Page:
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© Information & Telecommunications Technology Center (ITTC), EECS, University of Kansas QoS Scheduling in Cable and Broadband Wireless Networks Mohammed Hawa and David W. Petr Information and Telecommunication Technology Center (ITTC), University of Kansas Project Funded by Sprint Corporation
© Information & Telecommunication Technology Center (ITTC), EECS, University of Kansas Presentation Outline What is QoS and QoS Management? Difference between QoS in wired and wireless networks. A scheduling architecture to support QoS in broadband wireless access networks. Infrastructure MAC Protocol Support for UGS, rtPS, nrtPS and BE Traffic Scheduler Features and Advantages Discussion
© Information & Telecommunication Technology Center (ITTC), EECS, University of Kansas Quality of Service (QoS) Packet switched networks (e.g., Internet) were designed to provide best effort service. A QoS architecture introduces tools to treat packets differently, thus one flow receives better performance on the expense of others. Provides guaranteed services to end users (better than best effort). QoS guarantees can be characterized by: Delay, delay jitter, bandwidth and error rate.
© Information & Telecommunication Technology Center (ITTC), EECS, University of Kansas QoS Management Supporting QoS in packet switched networks requires collaboration of many components: Admission Control: Limits number of flows admitted into the network so that each individual flow obtains its desired QoS. Scheduling: Which packet gets transmitted first on the output link significantly impacts QoS guarantees for different flows. Scheduling affects delay, jitter and loss rate. Allows protection against misbehaving flows.
© Information & Telecommunication Technology Center (ITTC), EECS, University of Kansas QoS Management (Cont.) Buffer Management: Control the buffer size and decide which packets to drop. Controls packet loss rate. Many packet drop strategies including weighted Random Early Detection (RED). Congestion Control: Prevent, handle and recover from network congestion scenarios. Challenging feedback problem because Internet traffic shows self-similar behavior.
© Information & Telecommunication Technology Center (ITTC), EECS, University of Kansas IETF QoS Architectures IntServ: Resource reservation per flow using RSVP. Similar to ATM virtual connections. Problems with scalability. DiffServ: Aggregation of flows into per-hop behavior groups. Expedited forwarding and Assured forwarding. A good wireless QoS architecture should integrate with both IETF standards.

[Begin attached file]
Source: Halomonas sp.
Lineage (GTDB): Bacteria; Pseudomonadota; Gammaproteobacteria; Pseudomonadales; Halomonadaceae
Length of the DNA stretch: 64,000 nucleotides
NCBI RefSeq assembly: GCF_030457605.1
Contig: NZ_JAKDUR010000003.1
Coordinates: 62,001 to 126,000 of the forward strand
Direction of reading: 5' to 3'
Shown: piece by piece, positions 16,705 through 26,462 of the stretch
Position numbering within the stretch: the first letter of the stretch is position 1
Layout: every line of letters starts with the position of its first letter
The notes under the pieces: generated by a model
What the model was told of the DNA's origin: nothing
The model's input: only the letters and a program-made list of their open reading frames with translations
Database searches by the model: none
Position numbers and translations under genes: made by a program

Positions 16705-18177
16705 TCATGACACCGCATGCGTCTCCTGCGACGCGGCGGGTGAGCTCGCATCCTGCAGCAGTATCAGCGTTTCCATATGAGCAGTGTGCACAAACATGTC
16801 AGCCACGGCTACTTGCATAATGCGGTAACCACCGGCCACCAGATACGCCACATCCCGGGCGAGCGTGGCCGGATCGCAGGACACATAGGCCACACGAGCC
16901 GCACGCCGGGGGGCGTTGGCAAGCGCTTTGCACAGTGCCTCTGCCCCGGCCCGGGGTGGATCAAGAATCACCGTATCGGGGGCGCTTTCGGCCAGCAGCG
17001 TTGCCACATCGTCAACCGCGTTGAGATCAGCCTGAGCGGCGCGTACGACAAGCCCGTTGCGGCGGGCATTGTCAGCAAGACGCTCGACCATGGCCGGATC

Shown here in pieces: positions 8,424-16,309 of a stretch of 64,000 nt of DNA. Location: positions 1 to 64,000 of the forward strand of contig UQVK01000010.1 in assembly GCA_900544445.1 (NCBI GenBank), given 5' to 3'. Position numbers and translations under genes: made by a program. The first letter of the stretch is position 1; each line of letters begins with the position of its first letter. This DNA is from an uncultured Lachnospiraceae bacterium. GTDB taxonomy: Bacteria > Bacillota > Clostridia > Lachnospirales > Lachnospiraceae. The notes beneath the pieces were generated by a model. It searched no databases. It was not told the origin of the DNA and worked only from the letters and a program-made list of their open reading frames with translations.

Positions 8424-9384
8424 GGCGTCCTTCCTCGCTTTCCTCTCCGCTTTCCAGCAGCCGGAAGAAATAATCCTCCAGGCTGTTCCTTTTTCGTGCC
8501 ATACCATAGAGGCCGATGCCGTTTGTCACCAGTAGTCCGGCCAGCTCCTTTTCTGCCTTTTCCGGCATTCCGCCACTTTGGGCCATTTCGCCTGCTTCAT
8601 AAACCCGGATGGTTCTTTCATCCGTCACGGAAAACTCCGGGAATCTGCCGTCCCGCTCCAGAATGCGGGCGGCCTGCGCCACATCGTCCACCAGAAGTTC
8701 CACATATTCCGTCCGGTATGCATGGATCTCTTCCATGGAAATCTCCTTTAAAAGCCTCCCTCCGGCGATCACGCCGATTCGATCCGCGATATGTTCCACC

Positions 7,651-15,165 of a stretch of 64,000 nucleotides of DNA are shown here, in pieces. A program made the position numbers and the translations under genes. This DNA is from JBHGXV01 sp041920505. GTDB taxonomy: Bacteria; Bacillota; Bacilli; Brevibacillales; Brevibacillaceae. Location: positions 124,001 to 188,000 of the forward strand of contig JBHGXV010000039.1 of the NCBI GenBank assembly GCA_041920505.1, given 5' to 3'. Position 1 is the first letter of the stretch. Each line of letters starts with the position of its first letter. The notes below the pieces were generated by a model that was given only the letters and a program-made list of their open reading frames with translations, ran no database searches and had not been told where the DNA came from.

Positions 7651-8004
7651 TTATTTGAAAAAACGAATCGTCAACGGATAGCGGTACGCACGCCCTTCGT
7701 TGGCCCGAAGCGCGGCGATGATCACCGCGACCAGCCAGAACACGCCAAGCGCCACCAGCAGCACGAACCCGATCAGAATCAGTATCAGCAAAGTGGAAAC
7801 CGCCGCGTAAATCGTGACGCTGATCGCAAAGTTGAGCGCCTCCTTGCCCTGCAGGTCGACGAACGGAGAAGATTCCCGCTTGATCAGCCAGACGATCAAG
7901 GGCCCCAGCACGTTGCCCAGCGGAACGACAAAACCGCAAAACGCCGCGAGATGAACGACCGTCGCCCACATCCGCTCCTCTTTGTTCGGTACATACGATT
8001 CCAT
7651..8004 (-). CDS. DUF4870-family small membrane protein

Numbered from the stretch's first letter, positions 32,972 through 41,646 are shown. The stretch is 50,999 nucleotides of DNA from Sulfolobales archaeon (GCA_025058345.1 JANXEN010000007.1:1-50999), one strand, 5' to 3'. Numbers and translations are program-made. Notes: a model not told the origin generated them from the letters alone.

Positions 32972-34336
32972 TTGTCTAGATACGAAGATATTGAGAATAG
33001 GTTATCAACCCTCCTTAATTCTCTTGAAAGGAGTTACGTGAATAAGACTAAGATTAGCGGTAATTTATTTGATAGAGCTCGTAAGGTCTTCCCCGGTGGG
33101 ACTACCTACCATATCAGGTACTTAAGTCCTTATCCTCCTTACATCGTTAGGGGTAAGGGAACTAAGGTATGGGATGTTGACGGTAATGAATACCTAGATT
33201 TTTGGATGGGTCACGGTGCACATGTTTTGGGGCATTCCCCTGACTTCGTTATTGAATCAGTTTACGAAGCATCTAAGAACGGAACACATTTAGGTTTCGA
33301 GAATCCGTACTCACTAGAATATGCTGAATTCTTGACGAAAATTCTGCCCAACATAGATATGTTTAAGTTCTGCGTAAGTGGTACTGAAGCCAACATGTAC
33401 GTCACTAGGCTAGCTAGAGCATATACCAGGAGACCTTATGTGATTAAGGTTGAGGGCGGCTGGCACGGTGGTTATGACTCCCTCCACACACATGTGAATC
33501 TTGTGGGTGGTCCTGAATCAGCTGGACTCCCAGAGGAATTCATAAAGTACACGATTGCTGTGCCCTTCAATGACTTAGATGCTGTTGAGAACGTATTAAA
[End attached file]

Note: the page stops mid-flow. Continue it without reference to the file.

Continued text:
© Information & Telecommunication Technology Center (ITTC), EECS, University of Kansas Wireless Networks The Internet is expanding to the wireless realm, specially in recent years: Wireless Local Area Networks (WLANs) based on the IEEE standard, called Wi-Fi. WLAN Hot Spots by companies such as: Boingo, Surf and Sip, T-Mobile HotSpot and Wayport. Broadband Wireless Access Networks (BWAs) based on IEEE , called WiMAX. Supported by Intel, Nokia, and Fujitsu. Need to expand QoS to the wireless side.
© Information & Telecommunication Technology Center (ITTC), EECS, University of Kansas Wireless QoS Observations Several new technical challenges: Quality of the wireless channel is typically different for different users, and randomly changes with time (on both slow and fast time scales). Wireless bandwidth is usually a scarce resource that needs to be used efficiently (can not overprovision the wireless link). Excessive amount of interference and higher error rates are typical. Mobility complicates resource allocation.
© Information & Telecommunication Technology Center (ITTC), EECS, University of Kansas The MAC Protocol For wireless networks it is natural to integrate the QoS architecture with the MAC protocol. The MAC protocol coordinates communication over the shared wireless medium (and the shared HFC cable medium as well). IEEE is the most talked about standard for broadband wireless access (BWA) systems, and is based on DOCSIS. DOCSIS is the de facto standard for delivering broadband services over HFC networks.